Headlines about education in Baltimore City often cast a shadow over the city school system and the future prospects of its students.
While Baltimore City Public Schools continue to grapple with challenges such as gun violence near campuses and low standardized test scores, some parents and community members are stepping up to build a brighter future for young Baltimoreans.
From working directly with their child’s school to collaborating with the school system, concerned parents have several opportunities to get involved. But for parents, choosing where to start—between groups such as parent-teacher associations, school-specific organizations, and community advisory boards—can be overwhelming.
To help parents get plugged in, we spoke to two leaders in these spaces about their roles, impact, and tips for how parents can get involved.
Deborah Demery, PTA Council of Baltimore
“Parents should be involved in everything. Teachers can’t do it alone,” said Deborah Demery, president of the Parent Teacher Association (PTA) Council of Baltimore. “There are so many things that have been going on in schools, and parents need to take an active role.”
Demery started working with the Parent Teacher Association 12 years ago when she volunteered to start a chapter at her son’s elementary school. Now she heads Baltimore City’s arm of the national organization dedicated to providing advocacy and support for the needs of parents, teachers, school administrators, and other stakeholders.
Though the PTA is well-connected with city leadership, Demery said it’s still a relatively untapped resource for many schools and parents in the Baltimore area. Of the 159 schools in Baltimore, only nine of them have active chapters.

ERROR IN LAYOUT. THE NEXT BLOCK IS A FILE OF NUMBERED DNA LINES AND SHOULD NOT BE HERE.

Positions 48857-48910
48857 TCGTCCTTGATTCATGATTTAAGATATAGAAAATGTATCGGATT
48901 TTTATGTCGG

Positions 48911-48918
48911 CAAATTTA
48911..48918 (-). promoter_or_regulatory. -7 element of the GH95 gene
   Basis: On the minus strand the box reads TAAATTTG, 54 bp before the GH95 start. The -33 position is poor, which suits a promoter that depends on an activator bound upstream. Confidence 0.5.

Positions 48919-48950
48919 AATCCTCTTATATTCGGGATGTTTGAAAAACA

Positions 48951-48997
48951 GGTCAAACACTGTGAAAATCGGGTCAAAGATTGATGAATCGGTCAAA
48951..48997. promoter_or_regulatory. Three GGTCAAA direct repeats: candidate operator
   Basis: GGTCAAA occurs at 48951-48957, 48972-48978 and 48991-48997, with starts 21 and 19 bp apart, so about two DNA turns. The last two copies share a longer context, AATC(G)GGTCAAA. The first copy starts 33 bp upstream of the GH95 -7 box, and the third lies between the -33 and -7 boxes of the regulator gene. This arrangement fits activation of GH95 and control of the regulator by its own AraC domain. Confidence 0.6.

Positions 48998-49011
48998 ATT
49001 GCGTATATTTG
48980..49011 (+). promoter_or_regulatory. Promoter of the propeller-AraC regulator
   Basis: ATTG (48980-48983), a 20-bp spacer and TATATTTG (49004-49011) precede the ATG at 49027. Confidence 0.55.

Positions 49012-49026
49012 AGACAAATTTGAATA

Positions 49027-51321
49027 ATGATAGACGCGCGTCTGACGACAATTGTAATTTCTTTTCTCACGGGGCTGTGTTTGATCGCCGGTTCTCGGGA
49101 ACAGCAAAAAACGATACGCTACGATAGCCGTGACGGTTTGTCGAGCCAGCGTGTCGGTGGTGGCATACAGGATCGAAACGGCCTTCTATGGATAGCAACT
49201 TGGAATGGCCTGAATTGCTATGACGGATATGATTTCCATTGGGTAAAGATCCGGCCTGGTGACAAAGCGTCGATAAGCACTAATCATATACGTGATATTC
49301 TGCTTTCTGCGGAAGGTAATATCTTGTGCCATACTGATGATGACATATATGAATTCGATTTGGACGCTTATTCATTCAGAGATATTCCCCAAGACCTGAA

“It’s not that [parents] don’t want to, it’s that they feel like it’s a lot of work,” Demery said.
Each PTA chapter hosts meetings where parents and teachers can discuss issues within their schools and introduce ideas to school administrators. The citywide council previously hosted regular recurring meetings, but with pandemic-fueled uncertainty about public gatherings, the council currently only meets twice a year.
Each local PTA has their own budget, which varies from chapter to chapter, to plan events on their own or coordinate with the schools’ existing initiatives. They raise my money through fundraisers and membership dues, with each chapter determining the amount that makes the most sense for their goals.
“In a perfect world, the PTA and the principal work together. That’s their goal, even though everything that the PTA does is separate from the school,” Demery said. She added that though it depends on the school, ideally, the PTA and the principal meet before the start of each school year to align their calendars and agendas. “They sit down. They look at the school budget, and they say, ‘What do you want for this school year, and then vice versa. They all come together.”
As the president of the council—Demery, along with her leadership team—meets quarterly with both the Office of Family and Community Engagement and Board of School Commissioners to discuss ideas from PTA members. “We have a really good relationship with them,” Demery said. “We have the opportunity to meet with them and make a change and make a difference.”
And starting a local PTA does take some effort. PTAs are considered non-profit organizations, which means organizers are required to file incorporation documents with the state of Maryland, pay an incorporation fee, and maintain compliance with the Internal Revenue Service (IRS).
Members of these groups also pay $25 to join the local council and other dues to fund activities and receive services through the national organization. For each member of a local PTA, the chapter must pay $4.25 to the Free State PTA, Maryland’s state-chartered association, which then passes on $2.25 per member to the National PTA.